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NZ's fight against Trafficking recognised

Tuesday 6 June 2006

New Zealand's fight against Trafficking in Persons recognised

Justice Minister Mark Burton said he was pleased that New Zealand's contribution to the fight against trafficking in persons was recognised in a US State Department report released on Tuesday morning (NZ Time).

"New Zealand remains a Tier 1 (or most favourable) jurisdiction, which is the highest ranking that can be given. The report acknowledges the work New Zealand is doing domestically, regionally and internationally," Mark Burton said.

However Mr Burton said that he was concerned about some of the report's characterisations of New Zealand. "This is a concern because those comments then find their way into United Nations' reports," he said.

"Officials have been speaking with the United States Embassy to clarify New Zealand's response to this international problem. We have differences about definitions, some characterisations and the use of some anecdotal information. There is some way to go, but we are engaged in a constructive and on-going dialogue.

"New Zealand, like the United States, recognises that all nations must play their part in combating this pernicious practice. The release of this report provides me with an opportunity to highlight what the Government is doing domestically, regionally and internationally to combat trafficking.

"Although there is no evidence of trafficking in persons in New Zealand, the Government actively monitors its border both on-shore and off-shore to ensure that traffickers are not able to bring the victims of this crime to New Zealand.

"A national plan of action is being developed to bring anti-trafficking initiatives together to enhance our ability to even more effectively guard against this problem. New Zealand also actively co-operates with other governments on initiatives aimed at making it increasingly difficult for criminal groups to engage in smuggling and trafficking," Mark Burton said.

Questions and Answers

What are the initiatives that the New Zealand Government has undertaken to combat trafficking in person?

Some of the key achievements in the past five years include:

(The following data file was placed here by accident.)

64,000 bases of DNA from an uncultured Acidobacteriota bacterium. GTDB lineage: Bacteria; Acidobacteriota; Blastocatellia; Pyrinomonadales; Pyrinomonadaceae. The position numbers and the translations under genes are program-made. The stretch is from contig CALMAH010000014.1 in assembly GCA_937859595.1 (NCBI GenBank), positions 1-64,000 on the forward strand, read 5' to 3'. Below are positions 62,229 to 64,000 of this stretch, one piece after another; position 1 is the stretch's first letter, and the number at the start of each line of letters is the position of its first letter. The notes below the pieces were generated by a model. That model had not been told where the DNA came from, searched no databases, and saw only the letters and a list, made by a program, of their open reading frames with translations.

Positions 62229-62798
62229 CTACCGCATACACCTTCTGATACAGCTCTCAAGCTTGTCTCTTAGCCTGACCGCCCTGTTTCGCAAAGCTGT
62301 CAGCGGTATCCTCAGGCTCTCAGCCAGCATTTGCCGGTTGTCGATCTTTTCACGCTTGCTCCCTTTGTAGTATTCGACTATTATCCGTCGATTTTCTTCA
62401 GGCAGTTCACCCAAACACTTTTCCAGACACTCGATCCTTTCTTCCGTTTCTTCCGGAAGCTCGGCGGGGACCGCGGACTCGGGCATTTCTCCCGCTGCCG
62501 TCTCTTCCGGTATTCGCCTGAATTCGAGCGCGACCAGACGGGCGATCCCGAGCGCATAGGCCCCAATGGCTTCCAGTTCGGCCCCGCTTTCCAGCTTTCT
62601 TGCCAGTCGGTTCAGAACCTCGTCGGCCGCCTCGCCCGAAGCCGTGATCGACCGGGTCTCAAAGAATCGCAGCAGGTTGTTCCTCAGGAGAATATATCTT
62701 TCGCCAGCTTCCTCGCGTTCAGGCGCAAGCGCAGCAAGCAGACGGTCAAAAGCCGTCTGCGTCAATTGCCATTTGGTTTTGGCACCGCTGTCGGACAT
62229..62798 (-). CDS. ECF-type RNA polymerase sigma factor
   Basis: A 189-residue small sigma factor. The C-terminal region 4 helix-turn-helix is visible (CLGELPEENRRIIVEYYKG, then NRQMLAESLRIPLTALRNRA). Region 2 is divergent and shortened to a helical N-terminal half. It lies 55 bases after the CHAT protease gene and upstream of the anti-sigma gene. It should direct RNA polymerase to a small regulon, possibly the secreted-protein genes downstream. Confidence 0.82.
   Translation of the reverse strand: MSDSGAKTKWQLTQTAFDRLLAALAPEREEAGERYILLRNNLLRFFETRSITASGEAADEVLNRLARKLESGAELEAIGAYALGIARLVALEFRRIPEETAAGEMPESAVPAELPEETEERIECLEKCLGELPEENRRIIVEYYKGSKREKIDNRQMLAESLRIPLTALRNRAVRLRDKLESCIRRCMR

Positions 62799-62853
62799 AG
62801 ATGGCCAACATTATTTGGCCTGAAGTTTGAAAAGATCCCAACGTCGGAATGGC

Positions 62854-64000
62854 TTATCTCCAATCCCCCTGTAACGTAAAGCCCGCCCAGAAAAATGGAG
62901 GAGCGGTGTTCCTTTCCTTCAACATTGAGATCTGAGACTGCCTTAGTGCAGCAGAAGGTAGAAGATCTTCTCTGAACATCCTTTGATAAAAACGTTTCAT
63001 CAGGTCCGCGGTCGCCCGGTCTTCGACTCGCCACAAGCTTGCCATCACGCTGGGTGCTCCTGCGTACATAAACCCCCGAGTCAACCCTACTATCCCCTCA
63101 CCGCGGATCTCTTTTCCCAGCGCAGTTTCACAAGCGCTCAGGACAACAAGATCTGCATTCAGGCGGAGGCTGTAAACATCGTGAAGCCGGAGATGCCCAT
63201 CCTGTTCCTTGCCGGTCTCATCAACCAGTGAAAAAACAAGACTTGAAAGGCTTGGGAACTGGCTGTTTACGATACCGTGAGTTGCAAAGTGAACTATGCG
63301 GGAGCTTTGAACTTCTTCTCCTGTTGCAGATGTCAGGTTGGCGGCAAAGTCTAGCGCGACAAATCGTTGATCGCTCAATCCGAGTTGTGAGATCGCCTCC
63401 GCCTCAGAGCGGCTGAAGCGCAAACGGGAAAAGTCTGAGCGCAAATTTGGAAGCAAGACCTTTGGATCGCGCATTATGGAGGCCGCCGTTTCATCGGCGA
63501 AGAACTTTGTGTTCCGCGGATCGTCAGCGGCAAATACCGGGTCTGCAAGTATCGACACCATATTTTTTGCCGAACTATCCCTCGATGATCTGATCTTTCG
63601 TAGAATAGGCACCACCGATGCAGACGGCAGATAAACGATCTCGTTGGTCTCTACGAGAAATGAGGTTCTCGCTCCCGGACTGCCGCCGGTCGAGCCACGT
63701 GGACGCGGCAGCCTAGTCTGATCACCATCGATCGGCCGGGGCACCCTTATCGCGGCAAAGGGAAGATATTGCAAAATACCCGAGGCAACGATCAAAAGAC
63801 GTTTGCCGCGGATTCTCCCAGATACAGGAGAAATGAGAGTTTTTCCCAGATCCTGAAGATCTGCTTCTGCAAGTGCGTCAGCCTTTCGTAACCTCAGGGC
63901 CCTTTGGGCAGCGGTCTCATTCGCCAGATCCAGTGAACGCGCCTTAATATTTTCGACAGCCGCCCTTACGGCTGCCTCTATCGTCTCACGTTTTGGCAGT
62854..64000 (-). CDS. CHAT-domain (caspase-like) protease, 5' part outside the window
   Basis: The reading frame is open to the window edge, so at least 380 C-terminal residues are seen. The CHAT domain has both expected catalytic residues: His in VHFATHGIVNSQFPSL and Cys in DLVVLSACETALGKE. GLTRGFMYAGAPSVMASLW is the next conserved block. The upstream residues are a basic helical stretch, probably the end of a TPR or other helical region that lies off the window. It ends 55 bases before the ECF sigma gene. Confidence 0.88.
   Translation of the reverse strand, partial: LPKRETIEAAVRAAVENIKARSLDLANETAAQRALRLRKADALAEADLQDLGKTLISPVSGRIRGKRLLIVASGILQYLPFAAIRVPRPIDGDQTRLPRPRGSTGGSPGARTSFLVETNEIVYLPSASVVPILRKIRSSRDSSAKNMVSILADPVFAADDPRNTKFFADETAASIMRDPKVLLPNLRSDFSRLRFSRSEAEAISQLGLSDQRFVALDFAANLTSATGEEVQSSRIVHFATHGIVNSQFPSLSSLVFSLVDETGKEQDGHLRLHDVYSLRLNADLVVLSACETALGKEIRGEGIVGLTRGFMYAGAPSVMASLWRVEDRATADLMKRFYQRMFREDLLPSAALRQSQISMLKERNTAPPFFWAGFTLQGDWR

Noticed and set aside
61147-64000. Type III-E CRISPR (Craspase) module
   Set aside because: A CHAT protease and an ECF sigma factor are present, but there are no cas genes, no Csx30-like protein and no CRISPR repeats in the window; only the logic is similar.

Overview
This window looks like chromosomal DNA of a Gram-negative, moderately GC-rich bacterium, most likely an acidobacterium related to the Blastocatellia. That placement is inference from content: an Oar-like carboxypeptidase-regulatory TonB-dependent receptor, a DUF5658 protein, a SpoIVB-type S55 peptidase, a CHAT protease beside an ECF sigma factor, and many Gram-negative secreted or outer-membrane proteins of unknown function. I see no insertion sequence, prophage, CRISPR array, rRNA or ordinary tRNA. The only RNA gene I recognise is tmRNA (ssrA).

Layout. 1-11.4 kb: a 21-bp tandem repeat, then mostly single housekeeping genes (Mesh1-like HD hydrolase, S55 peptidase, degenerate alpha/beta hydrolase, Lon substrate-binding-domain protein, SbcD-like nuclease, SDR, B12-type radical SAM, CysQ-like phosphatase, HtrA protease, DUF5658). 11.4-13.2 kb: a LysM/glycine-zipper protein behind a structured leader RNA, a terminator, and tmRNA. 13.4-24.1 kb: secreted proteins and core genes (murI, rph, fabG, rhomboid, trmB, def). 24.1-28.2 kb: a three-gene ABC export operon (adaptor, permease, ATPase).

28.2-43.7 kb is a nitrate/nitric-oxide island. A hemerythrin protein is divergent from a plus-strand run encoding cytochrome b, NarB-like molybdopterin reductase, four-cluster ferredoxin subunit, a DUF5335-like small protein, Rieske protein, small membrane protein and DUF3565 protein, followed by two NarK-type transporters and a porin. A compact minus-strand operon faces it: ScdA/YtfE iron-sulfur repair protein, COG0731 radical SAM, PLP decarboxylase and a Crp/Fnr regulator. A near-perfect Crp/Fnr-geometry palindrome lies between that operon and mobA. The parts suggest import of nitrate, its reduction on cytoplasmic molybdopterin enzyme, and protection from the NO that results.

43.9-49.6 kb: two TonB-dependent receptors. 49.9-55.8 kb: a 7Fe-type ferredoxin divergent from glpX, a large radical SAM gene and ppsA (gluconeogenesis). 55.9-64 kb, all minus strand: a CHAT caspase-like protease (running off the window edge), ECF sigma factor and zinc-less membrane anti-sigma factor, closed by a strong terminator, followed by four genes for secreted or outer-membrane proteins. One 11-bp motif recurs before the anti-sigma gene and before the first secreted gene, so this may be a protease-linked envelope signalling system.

- In 2002, new laws were introduced making the maximum punishment for people trafficking 20 years imprisonment, with a maximum fine of $500,000;
- The Crimes Act was amended in 2005 to establish a new offence relating to the trafficking of people under 18 for the purposes of sexual exploitation or engagement in forced labour. This offence will come into force later this month.
- New Zealand ratified the Protocol to Prevent, Suppress and Punish Trafficking in Persons, Especially Women and Children, supplementing the UN Convention against Trans-national Organised Crime.
- NZAID has provided funding for projects in Southeast Asia that will assist with anti-trafficking efforts;
- The Prostitution Reform Act 2003 increased the penalties for using a child under the age of 18 for commercial sexual purposes. There were eight convictions under this Act up to March 2006;
- ECPAT NZ developed a website (www.reportchildsex.com) and hotline to enable travellers to report situations they observe of children being sexually exploited overseas;

What is the US State Department Report?

The US Trafficking in Persons report is an annual overview of global trafficking in persons and is compiled for the US Congress.

The US State Department ranks countries according to the level of trafficking activity in that country. Information used to compile the report is gathered from a number of sources including agencies providing social assistance in the community.

ENDS

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